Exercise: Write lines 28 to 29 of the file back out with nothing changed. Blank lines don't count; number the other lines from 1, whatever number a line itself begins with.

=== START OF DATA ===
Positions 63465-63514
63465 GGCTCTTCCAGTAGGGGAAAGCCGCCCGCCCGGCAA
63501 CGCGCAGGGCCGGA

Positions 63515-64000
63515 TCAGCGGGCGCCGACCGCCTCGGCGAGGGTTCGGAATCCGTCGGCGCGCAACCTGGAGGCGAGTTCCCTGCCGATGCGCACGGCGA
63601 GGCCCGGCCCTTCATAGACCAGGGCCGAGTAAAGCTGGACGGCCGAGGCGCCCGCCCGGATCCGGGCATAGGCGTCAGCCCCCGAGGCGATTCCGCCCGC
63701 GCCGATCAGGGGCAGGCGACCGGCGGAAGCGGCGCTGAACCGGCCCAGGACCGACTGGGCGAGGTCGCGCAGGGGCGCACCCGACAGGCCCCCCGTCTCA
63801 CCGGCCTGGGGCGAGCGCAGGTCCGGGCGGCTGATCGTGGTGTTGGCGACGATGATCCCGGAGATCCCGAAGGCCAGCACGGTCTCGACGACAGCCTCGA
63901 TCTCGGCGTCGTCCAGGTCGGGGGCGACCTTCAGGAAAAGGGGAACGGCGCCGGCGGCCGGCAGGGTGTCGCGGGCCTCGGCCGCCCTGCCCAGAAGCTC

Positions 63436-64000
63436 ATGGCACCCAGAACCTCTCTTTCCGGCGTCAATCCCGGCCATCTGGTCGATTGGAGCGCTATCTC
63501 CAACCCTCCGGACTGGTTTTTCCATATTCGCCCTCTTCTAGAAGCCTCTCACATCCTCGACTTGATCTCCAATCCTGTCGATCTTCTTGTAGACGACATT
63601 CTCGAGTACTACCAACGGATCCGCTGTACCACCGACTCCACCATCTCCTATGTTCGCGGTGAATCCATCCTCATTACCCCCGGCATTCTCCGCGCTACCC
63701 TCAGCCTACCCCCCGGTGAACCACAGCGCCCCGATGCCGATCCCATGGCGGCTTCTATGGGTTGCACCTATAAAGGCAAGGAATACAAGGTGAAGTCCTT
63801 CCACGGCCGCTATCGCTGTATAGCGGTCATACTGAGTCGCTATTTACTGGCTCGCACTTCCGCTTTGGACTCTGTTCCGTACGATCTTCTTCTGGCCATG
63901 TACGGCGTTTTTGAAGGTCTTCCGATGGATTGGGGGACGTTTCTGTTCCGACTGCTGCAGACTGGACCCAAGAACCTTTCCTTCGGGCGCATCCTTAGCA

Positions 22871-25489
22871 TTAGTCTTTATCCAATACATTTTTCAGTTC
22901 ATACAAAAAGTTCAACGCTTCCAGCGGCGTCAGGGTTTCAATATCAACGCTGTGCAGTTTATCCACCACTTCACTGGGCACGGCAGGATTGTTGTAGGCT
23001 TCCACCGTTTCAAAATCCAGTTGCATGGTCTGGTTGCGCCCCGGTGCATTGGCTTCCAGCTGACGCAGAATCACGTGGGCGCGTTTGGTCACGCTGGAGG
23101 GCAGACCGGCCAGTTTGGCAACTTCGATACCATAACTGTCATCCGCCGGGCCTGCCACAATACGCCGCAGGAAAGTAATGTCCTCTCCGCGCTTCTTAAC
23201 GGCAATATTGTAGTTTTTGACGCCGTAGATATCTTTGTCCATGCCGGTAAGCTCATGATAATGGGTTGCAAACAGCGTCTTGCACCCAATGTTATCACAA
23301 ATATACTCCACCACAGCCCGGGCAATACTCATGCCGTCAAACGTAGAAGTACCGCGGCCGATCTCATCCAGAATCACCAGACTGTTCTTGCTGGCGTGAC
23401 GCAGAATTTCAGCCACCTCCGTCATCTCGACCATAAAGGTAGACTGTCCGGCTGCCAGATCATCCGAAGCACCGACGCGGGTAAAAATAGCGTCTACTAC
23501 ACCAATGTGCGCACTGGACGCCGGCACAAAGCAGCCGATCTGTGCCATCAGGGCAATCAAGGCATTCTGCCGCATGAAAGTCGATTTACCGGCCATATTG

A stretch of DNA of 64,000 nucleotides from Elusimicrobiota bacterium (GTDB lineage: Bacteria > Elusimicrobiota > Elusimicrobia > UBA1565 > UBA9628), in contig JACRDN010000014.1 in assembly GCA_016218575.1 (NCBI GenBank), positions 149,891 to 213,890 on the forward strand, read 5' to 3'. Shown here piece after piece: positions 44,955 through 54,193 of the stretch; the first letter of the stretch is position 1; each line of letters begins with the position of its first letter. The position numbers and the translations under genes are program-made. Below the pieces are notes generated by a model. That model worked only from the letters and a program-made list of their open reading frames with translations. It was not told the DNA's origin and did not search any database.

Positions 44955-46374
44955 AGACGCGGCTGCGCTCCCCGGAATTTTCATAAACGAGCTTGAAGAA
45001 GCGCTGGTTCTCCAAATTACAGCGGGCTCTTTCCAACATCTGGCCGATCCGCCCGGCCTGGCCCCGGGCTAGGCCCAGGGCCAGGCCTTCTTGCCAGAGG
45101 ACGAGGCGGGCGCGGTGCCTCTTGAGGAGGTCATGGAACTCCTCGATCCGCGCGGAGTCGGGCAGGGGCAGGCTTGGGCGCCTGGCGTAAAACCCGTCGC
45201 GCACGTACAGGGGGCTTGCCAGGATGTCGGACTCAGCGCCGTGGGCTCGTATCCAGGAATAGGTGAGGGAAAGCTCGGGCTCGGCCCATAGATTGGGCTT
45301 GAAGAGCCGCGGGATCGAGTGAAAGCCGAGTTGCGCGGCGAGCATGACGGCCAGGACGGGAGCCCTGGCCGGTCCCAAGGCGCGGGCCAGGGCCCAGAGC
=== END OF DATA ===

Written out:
44955 AGACGCGGCTGCGCTCCCCGGAATTTTCATAAACGAGCTTGAAGAA
45001 GCGCTGGTTCTCCAAATTACAGCGGGCTCTTTCCAACATCTGGCCGATCCGCCCGGCCTGGCCCCGGGCTAGGCCCAGGGCCAGGCCTTCTTGCCAGAGG